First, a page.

God’s Greasepaint

Not all Bullfighters get their facepaint put on by girls...just the ones with game!
Not all Bullfighters get their facepaint put on by girls…just the ones with game!

On a rodeo weekend it is not uncommon for me to take a little while to do my make up.  Recently, I added blue, because that is what William Wallace did.  Now it takes forever…it’s a reversal of commonly-sterotyped roles.  She is waiting patiently for me to finish putting on my make-up from my One Direction bag.  Should the baby powder smudge my face paint…might as well cancel the dinner plans.

I put on face paint for fun, where as others have put it on for much more serious purposes.  Face paint was utililized as far back as the Neanderthal civilizations as camoflage for hunting and in battle.  The Neanderthals invented it, but William Wallace made it famous.  It is pretty obvious God had His face paint on in the book of Exodus.

The picture of God as a Warrior (also called the Divine Warrior motif) has been traced throughout the Old Testament and even into the New.  It is an often overlooked aspect of the Lord’s character.  Many embrace the “God is love” (1 John 4.8); “God is light” (1 John 1.5); “God is merciful” (Deut 4.31); “God is gracious” (Psalm 116), idea of God.  Even within the book of Exodus, in the great revelation of God’s character, which will be unpacked at a later date, God is described as:

“the compassionate and gracious God, slow to anger, abounding in love and faithfulness, maintaing love to thousands, and forgiving wickedness, rebellion and sin.  Yet he does not leave the guilty unpunished…” (Exodus 34.6)

The self-disclosure of God ends with the punishing of the guilty, something which most everyone can agree with and by doing so will embrace “God is just” (2 Thes. 1.6)…but that is about as far as most feel comfortable to go.  The theme of Divine Warrior, especially as portrayed in the prophets, but founded in Exodus, is a motif that reveals a side of God that doesn’t fit nicely into preconceived notions of a loving and compassionate deity.

The Lord is certainly a warrior (Exodus 15.3), to quote Moses and the Israelites.  He even has a book about His battles: the Book of the Wars of the Lord (Num. 21.14).  He gained the reputation with the way He dispatched of the best of the most powerful army on Earth.  All of chariots of the war machine of Egypt, destroyed with the power of the The Warrior Lord’s right hand and the breath of His nostrils. (Exodus 15.6-8)  The people honored Him with song; the Israelite version of “the Wabash Cannon Ball”; “Roll Tide” or “Rocky Top”.

Before the Battle at the Sea, there was an arm wrestling match between the Lord and Pharaoh that ended with a striking of Biblical proportions.  God struck down the firstborn of all those without the blood on their door frames on the Night of the Passover.  The word for struck, nagap, is used 49 times in the Old Testament.  Only 16 times is the word used to denote a plague or attack on a single person.  Every other time it is a word for battle, the defeat of an enemy.  The Passover was not just a plague, but the routing of an enemy.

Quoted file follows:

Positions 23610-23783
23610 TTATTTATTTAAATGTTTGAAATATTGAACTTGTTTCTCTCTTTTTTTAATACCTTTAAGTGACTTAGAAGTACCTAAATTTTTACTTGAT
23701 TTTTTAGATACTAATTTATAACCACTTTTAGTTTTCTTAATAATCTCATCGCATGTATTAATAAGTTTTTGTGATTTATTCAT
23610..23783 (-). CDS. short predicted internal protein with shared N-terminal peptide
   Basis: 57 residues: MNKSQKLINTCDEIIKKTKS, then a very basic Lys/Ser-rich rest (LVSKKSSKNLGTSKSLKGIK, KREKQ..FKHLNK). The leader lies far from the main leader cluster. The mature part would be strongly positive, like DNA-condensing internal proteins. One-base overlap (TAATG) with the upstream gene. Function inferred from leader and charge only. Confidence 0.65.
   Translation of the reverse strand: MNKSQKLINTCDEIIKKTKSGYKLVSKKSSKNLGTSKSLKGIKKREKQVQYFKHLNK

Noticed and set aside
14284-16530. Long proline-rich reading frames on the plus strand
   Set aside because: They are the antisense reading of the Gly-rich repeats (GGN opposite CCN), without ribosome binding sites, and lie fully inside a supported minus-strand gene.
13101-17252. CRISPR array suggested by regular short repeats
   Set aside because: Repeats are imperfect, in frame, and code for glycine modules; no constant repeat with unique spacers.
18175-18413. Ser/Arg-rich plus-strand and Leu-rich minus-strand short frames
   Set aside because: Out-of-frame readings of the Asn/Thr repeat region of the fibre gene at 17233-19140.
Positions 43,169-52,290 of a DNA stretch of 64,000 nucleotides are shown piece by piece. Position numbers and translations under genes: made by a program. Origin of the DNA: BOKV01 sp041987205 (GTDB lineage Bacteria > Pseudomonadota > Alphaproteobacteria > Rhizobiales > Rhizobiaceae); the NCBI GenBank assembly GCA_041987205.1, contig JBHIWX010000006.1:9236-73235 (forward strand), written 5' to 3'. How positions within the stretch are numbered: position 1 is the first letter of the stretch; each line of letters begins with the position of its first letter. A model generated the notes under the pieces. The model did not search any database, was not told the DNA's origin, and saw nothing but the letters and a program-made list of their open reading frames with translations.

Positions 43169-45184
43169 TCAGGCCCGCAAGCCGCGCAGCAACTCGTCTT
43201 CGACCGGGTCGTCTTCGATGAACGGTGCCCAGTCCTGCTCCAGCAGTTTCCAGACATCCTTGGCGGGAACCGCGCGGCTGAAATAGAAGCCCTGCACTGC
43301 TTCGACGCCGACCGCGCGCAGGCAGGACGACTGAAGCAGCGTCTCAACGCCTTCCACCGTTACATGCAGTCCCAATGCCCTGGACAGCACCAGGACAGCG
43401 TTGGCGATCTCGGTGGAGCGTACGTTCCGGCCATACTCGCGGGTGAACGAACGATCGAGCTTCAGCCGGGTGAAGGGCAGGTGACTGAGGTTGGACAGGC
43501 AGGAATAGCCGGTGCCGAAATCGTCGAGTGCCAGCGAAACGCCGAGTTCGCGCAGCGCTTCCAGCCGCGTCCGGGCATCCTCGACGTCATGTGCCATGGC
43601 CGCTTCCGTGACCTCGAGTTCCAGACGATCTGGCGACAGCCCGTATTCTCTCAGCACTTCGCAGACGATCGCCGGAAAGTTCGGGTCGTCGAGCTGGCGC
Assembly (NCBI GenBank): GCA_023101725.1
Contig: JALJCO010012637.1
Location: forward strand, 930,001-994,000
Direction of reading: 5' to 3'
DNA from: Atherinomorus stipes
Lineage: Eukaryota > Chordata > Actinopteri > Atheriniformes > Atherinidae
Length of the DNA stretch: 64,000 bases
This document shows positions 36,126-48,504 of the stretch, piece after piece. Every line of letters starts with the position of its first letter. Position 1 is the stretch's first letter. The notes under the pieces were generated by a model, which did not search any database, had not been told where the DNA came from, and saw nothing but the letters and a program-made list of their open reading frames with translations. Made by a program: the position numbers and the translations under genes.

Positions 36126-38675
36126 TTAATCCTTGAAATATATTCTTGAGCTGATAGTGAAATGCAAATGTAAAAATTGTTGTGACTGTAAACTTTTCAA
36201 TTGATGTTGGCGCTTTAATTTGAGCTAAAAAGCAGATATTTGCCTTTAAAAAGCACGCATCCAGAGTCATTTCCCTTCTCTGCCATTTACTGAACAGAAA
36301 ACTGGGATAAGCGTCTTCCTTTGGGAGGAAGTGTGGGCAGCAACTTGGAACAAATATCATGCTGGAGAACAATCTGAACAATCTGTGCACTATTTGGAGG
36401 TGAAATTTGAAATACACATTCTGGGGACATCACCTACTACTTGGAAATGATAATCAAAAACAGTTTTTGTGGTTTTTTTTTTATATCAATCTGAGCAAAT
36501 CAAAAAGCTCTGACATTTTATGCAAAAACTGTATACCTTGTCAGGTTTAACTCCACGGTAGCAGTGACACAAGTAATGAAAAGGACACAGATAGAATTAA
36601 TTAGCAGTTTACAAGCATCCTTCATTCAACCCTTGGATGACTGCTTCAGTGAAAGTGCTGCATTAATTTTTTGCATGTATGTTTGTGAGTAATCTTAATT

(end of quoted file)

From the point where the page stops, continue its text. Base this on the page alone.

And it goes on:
After the Battle at the Sea, as Israel marched toward Sinai, the Amalekites attacked the rear of the Israelite parade. (Exodus 17.8ff)  Moses chose Joshua to take the best men into battle.  He stood above on a hill, raising his staff (God and Moses’ finishing move), and helped the army of Israel defeat the Amalekites.  As mentioned earlier, when God beat Egypt at the Red Sea, Israel responded in song.  In this instance, Moses responded by building an altar.  The pile of stones he named: “The Lord is my Banner”.  Jehovah Nissi.  The banner is mostly used in Scripture as a military sign.  Jeremiah would tell the people to fly a banner to proclaim the ultimate demise of Babylon (Jeremiah 50.2) and in the Psalms, the people were to declare victory and the triumph of the God by setting up banners in the “name of God”. (Ps 20.5)  The Lord is my Banner, is a declaration of the triumph of the Divine Warrior.  Though the Amalekites weren’t completely destroyed by Joshua, they would be pursued by the Divine warrior from generation to generation (Ex. 17.16) until David destroys them in 1 Samuel 30.

God was in the business of reminding Moses of this attribute.  He told him on Mt. Sinai:

“If you listen carefully to what he says and do all that I say, I will be an enemy to your enemies and will oppose those who oppose you.  My angel will go ahead of you and bring you into the land…and I will wipe them out…I will send my terror ahead of you…I will make all your enemies turn their backs and run…I will send the hornet ahead of you.” (Exodus 23.22-28)

God, as the Divine Warrior, was key to the understanding of the people, especially as they were forming and coming together as an infant nation.  But the theme is just as central to our understanding of the Lord.  God is not a passive, unresponsive God who delights in seeing us toil.  He wants to lead us, to fight for us.  It was He who sent His son to defeat Satan and death.  It was He who sent His Spirit to give us power as we face obstacles and opposition.  The Divine Warrior, who will someday come and win the Final Battle spoken of in Revelation, is fighting for us right now.

I don’t know what God’s face paint pattern would be…but I know that He has His on and is ready to fight for His people when and wherever.

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